The letters released Thursday give a fuller sense of his role, and show that his instructions were not always heeded, at least to his satisfaction. He was frustrated with groups like Pakistan’s branch of the Taliban and looked askance at figures like Faisal Shahzad, who tried unsuccessfully to set off a car bomb in Times Square, and Anwar al-Awlaki, the American-born propagandist who was killed by an American drone strike.

Particularly striking was a roiling debate over the relationship between the central Qaeda group and the various affiliates over which Bin Laden exercised little control. Some lieutenants argued for disassociating with the branch outfits, while others pushed for more integration. Bin Laden wanted to provide advice without fully incorporating them into Al Qaeda central.

Indeed, he specifically declined a request by the Shabab in Somalia to join Al Qaeda, a decision that was effectively reversed after his death by his successor, Ayman al-Zawahri.

Mr. Zawahri’s absence from many of the letters was striking. Instead, it was clear that another Qaeda leader, Jamal Ibrahim Ishtaywi al-Misrati, a Libyan who went by the name Atiyyatullah, or Atiyya, was Bin Laden’s closest confidant. He was later killed in a drone strike.

Bin Laden was deeply concerned about Al Qaeda’s image, and one letter, whose author was unknown, outlined a plan to change the name. The letter noted that the formal name of the group had been short-handed from Al Qaeda al-Jihad to just Al Qaeda, Arabic for “The Base,” and had lost its religious connotation. In its place, the letter proposed alternatives with Islamic themes, like Monotheism and Jihad Group, Muslim Unity Group, Islamic Nation Unification Party or Al-Aqsa Liberation Group.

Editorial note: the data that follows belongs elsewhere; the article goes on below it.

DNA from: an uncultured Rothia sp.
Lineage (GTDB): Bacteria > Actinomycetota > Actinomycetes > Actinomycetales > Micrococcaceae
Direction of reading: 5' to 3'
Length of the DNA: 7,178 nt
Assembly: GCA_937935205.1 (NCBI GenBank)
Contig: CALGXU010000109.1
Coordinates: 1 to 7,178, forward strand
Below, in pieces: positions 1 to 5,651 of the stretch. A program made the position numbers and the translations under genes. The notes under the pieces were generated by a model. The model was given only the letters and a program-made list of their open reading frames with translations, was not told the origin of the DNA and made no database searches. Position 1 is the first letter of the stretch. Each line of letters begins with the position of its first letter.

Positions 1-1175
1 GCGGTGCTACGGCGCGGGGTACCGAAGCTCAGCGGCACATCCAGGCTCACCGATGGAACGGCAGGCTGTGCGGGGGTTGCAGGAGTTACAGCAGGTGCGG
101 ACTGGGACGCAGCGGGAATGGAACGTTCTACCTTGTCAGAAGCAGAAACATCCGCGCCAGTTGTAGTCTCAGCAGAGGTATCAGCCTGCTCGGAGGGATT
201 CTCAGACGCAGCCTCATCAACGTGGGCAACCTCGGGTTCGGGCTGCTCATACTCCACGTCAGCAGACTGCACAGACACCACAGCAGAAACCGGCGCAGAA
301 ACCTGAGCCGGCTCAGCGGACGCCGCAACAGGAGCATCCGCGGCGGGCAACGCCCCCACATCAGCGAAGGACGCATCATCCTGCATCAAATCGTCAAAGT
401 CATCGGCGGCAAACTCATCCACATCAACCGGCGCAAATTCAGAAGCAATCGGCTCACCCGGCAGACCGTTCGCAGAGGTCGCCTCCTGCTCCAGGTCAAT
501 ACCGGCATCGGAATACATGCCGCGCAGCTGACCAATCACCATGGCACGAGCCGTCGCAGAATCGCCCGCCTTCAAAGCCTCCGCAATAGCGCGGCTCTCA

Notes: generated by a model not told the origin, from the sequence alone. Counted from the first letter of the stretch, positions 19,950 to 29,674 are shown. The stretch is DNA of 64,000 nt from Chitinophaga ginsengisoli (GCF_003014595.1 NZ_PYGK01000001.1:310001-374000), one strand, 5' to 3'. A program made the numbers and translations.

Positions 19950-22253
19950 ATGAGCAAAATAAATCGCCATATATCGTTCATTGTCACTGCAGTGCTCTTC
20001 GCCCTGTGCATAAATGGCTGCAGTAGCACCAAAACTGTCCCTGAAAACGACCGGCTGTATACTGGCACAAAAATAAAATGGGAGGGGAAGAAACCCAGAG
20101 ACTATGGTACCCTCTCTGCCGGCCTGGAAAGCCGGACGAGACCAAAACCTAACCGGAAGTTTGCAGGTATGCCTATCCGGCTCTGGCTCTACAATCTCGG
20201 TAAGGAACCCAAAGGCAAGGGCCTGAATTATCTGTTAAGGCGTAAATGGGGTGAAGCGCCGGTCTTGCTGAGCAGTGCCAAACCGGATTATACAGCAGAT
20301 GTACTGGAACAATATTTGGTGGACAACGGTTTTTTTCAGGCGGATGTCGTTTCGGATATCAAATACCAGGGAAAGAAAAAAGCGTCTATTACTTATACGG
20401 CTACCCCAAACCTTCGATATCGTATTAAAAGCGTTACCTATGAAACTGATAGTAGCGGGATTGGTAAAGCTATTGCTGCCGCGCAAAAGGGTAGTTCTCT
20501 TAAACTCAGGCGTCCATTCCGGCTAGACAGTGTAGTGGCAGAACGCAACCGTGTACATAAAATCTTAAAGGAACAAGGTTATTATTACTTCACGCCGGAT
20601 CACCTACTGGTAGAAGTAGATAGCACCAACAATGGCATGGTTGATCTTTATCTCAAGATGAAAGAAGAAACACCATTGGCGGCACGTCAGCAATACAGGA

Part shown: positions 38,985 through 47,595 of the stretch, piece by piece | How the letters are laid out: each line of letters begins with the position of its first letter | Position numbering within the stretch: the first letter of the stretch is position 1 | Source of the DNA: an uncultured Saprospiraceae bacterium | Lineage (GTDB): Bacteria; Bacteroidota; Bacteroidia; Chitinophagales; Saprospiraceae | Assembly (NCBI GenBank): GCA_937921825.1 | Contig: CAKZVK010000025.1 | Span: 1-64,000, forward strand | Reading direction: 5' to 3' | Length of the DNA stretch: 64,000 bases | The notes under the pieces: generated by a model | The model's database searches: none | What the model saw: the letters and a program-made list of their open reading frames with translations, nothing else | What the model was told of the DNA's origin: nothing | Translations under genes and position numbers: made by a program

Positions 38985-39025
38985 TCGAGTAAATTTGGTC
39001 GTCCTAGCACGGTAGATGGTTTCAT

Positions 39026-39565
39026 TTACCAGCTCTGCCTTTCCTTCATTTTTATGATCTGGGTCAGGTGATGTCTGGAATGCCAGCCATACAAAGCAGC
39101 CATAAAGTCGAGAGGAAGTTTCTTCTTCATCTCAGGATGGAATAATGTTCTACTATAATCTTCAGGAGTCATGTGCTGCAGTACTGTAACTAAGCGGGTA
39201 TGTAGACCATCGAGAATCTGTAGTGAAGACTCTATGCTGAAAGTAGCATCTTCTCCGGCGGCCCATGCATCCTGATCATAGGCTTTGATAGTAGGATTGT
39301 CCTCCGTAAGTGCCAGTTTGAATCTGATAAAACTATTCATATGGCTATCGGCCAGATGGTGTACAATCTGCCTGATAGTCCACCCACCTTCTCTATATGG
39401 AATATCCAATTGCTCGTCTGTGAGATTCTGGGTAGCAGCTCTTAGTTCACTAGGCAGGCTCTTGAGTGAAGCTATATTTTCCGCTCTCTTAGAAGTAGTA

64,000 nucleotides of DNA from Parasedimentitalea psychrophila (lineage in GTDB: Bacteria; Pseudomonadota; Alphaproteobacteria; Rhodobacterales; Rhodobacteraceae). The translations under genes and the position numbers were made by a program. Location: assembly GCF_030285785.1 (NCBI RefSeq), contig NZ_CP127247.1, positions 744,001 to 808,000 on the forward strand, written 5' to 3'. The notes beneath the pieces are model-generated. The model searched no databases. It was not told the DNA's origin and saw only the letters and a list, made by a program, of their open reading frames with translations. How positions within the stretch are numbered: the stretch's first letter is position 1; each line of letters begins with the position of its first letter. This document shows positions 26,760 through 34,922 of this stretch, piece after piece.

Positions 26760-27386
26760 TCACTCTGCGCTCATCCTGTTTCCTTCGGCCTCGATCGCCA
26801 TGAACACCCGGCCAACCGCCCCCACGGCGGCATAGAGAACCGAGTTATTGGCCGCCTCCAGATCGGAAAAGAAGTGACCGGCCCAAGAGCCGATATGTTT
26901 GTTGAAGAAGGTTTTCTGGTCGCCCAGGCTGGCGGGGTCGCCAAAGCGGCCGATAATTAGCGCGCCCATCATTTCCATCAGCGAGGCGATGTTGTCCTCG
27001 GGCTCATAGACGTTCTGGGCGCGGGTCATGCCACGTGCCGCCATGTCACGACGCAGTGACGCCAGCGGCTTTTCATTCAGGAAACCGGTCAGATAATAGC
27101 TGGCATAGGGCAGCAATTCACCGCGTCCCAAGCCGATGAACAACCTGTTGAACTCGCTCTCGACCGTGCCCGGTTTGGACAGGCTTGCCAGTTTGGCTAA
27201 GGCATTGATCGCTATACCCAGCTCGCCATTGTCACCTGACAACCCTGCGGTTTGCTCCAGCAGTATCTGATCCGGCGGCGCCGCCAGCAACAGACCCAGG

Bin Laden wanted followers to stop attacks in Muslim countries and focus on the United States. Otherwise, he said, “it would lead us to winning several battles while losing the war at the end.”

He ordered attempts to assassinate Mr. Obama and Gen. David H. Petraeus, then commander of NATO forces in Afghanistan. Mr. Obama’s death, Bin Laden wrote, would mean the ascension of Vice President Joseph R. Biden Jr., whom he called “utterly unprepared,” and he concluded that “the killing of Petraeus would have a serious impact on the course of the war” because he was “the man of this phase.”

Bin Laden also adhered to his own strict sense of Islamic law, even when it conflicted with his goals. He disapproved when Mr. Shahzad said he had lied upon becoming an American citizen and pledging loyalty to the United States. “You should know,” Bin Laden wrote to a subordinate, “that it is not permissible in Islam to betray trust and break a covenant.”